An Object Oriented, Finite Element Framework For Linear Wave Equations

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UCRL-TH-206232
Thesis
An Object Oriented,Finite
Element Framework For
Linear Wave Equations
Joseph M.Koning
Ph.D.Thesis
March 2004
Approved for public release;further dissemination unlimited
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An Object Oriented,Finite Element Framework For Linear Wave
Equations
by
JOSEPH MATTHEWKONING
B.A.(University of California at Berkeley) 1992
M.S.(San Jose State University) 1997
DISSERTATION
Submitted in partial satisfaction of the requirements for the degree of
DOCTOR OF PHILOSOPHY
in
Engineering - Applied Science
in the
OFFICE OF GRADUATE STUDIES
of the
UNIVERSITY OF CALIFORNIA
DAVIS
Approved:
Chair
Committee in Charge
2004
i
An Object Oriented,Finite Element Framework For Linear Wave
Equations
Copyright 2004
by
Joseph Matthew Koning
ii
Joseph Matthew Koning
January 2004
Engineering - Applied Science
An Object Oriented,Finite Element Framework For Linear Wave Equations
Abstract
This dissertation documents an object oriented framework which can be used to solve
any linear wave equation.The linear wave equations are expressed in the dierential
forms language.This dierential forms expression allows a strict discrete interpreta-
tion of the system.The framework is implemented using the Galerkin Finite Element
Method to dene the discrete dierential forms and operators.Finite element basis
functions including standard scalar Nodal and vector Nedelec basis functions are used
to implement the discrete dierential forms resulting in a mixed nite element sys-
tem.Discretizations of scalar and vector wave equations in the time and frequency
domains will be demonstrated in both dierential forms and vector calculi.This
framework conserves energy,maintains physical continuity,is valid on unstructured
grids,conditionally stable and second order accurate.Examples including linear
electrodynamics,acoustics,elasticity and magnetohydrodynamics are demonstrated.
Professor Garry H.Rodrigue Ph.D.
Dissertation Committee Chair
iii
For Patti,Max,Madeline,Claire and my Family.
iv
Contents
List of Figures viii
List of Tables xi
1 Introduction 1
1.1 Organization...............................7
2 Wave Equations 10
2.1 Acoustic Scalar Wave Equation.....................10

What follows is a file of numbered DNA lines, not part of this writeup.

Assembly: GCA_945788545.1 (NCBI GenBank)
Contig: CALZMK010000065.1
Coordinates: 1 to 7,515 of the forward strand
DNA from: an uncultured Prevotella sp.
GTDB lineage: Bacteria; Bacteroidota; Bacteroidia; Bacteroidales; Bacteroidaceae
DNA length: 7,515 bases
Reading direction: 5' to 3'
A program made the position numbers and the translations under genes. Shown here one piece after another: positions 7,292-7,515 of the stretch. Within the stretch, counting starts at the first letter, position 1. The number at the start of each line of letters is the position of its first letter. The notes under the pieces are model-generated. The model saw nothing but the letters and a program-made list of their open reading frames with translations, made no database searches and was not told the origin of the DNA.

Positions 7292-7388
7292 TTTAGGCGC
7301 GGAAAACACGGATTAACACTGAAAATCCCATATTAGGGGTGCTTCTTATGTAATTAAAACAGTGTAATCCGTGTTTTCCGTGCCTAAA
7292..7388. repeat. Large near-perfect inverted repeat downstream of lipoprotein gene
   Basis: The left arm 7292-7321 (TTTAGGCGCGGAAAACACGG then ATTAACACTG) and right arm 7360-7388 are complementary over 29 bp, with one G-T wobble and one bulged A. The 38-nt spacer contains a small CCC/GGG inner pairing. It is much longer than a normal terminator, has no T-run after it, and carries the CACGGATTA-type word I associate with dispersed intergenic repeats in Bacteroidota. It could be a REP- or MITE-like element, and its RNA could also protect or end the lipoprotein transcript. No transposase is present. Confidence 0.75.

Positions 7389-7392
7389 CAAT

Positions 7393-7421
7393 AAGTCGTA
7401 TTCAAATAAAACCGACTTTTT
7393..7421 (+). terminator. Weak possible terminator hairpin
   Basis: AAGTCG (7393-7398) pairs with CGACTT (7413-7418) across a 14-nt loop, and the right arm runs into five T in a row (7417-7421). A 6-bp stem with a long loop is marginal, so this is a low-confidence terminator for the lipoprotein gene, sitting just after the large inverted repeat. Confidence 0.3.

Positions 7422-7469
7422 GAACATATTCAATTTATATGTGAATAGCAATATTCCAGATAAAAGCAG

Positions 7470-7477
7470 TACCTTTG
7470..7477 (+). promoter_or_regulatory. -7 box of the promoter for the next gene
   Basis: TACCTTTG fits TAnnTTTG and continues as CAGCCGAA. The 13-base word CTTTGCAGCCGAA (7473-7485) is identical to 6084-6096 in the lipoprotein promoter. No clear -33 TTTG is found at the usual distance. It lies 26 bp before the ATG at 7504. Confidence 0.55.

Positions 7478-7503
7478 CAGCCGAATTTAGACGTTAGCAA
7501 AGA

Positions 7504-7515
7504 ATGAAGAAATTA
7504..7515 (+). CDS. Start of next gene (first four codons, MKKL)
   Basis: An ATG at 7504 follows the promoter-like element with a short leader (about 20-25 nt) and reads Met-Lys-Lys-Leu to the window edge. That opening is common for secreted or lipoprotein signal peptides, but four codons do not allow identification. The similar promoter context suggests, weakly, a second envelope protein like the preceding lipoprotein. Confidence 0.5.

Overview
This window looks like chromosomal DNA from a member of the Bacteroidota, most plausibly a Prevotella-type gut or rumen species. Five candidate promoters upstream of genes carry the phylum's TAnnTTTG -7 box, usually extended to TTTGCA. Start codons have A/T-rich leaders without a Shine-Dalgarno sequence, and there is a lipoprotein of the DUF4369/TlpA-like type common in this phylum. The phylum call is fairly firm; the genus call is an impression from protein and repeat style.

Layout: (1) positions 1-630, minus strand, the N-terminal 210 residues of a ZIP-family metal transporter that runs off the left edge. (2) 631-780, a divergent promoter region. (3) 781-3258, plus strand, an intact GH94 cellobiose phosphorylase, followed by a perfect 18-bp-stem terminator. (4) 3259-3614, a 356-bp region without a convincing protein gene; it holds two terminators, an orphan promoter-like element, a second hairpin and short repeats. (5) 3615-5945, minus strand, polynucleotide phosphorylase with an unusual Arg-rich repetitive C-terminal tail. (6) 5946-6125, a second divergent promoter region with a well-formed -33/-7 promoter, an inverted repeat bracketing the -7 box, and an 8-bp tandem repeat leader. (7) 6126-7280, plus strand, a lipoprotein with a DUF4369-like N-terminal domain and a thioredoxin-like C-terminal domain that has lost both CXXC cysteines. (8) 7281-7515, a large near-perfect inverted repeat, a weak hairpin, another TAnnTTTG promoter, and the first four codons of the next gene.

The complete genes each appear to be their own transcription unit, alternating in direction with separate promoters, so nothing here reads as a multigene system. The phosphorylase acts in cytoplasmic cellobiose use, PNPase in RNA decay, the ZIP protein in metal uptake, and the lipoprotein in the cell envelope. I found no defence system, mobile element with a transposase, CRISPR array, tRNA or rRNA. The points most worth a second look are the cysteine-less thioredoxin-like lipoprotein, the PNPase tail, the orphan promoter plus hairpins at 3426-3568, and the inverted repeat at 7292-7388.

2.2 Electrodynamic Vector Wave Equation.................14
2.3 Linear Acoustic Vector Wave Equation.................18
2.4 Linear Elastic Vector Wave Equation..................18
2.5 Linear Magnetohydrodynamics Vector Wave Equation.........20
2.6 Dierential Forms.............................23
2.6.1 Manifolds.............................24
2.6.2 0-forms..............................25
2.6.3 1-forms..............................26
2.6.4 Exterior product.........................28
2.6.5 2-forms..............................29
2.6.6 3-forms..............................31
2.6.7 Hodge star operator.......................32
2.6.8 Pushforward and Pullback operators..............33
2.6.9 Exterior derivative........................35
2.6.10 Initial Boundary Value Problem.................38
2.7 Acoustic Scalar Wave Equation.....................40
2.8 Electrodynamic Vector Wave Equation.................42
2.9 Linear Acoustic Vector Wave Equation.................43
2.10 Linear Elastic Vector Wave Equation..................43
2.11 Linear Magnetohydrodynamics Vector Wave Equation.........44
3 Discrete Dierential Forms 45
3.1 Galerkin Finite Element Method....................46
3.2 Vector Spaces...............................48
3.3 Finite Elements..............................50
v
3.3.1 Degrees of freedom........................52
3.3.2 Linear tetrahedral basis functions................53
3.3.3 Linear prismatic basis functions.................60
3.3.4 Linear hexahedral basis functions................66
3.3.5 Bilinear forms...........................73
3.3.6 Discrete dierential operators..................74
3.3.7 Basis transformations.......................78
3.4 Properties of the Discrete p-forms...................81
3.5 Spurious Modes..............................82
3.6 Examples.................................84
3.6.1 Scalar wave equations......................84
3.6.2 Electromagnetic wave equations.................88
3.6.3 Linear acoustic vector wave equations..............91
3.6.4 Linear elastic wave equations..................94
3.6.5 Linear magnetohydrodynamic wave equations.........94
3.6.6 Second order linear magnetohydrodynamics..........99
4 Linear Algebraic System Analysis 101
4.1 Iterative Methods.............................101
4.2 Dierential Operator Stencils......................105
4.2.1 Discrete Dierential Operators..................107
4.2.2 0-form operators.........................109